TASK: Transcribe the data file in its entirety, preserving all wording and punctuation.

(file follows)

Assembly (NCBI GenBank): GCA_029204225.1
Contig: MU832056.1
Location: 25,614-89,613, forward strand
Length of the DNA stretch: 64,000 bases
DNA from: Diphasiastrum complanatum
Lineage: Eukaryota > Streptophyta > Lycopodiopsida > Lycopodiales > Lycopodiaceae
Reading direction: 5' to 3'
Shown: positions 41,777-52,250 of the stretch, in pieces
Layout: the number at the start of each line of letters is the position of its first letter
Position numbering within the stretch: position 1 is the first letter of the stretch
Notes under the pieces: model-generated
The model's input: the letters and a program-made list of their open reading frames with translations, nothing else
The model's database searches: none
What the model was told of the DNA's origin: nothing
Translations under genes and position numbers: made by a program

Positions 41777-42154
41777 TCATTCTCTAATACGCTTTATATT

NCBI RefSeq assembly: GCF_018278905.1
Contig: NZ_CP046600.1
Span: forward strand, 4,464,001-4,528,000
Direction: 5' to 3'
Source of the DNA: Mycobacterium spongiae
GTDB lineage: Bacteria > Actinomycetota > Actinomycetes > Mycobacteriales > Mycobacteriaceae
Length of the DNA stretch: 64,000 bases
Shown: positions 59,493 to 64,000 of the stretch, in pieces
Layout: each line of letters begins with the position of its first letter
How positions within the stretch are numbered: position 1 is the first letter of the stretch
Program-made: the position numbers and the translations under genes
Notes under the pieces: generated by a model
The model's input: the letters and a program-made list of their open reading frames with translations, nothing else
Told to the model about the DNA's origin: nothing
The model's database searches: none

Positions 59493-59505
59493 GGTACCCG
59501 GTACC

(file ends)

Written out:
Assembly (NCBI GenBank): GCA_029204225.1
Contig: MU832056.1
Location: 25,614-89,613, forward strand
Length of the DNA stretch: 64,000 bases
DNA from: Diphasiastrum complanatum
Lineage: Eukaryota > Streptophyta > Lycopodiopsida > Lycopodiales > Lycopodiaceae
Reading direction: 5' to 3'
Shown: positions 41,777-52,250 of the stretch, in pieces
Layout: the number at the start of each line of letters is the position of its first letter
Position numbering within the stretch: position 1 is the first letter of the stretch
Notes under the pieces: model-generated
The model's input: the letters and a program-made list of their open reading frames with translations, nothing else
The model's database searches: none
What the model was told of the DNA's origin: nothing
Translations under genes and position numbers: made by a program

Positions 41777-42154
41777 TCATTCTCTAATACGCTTTATATT

NCBI RefSeq assembly: GCF_018278905.1
Contig: NZ_CP046600.1
Span: forward strand, 4,464,001-4,528,000
Direction: 5' to 3'
Source of the DNA: Mycobacterium spongiae
GTDB lineage: Bacteria > Actinomycetota > Actinomycetes > Mycobacteriales > Mycobacteriaceae
Length of the DNA stretch: 64,000 bases
Shown: positions 59,493 to 64,000 of the stretch, in pieces
Layout: each line of letters begins with the position of its first letter
How positions within the stretch are numbered: position 1 is the first letter of the stretch
Program-made: the position numbers and the translations under genes
Notes under the pieces: generated by a model
The model's input: the letters and a program-made list of their open reading frames with translations, nothing else
Told to the model about the DNA's origin: nothing
The model's database searches: none

Positions 59493-59505
59493 GGTACCCG
59501 GTACC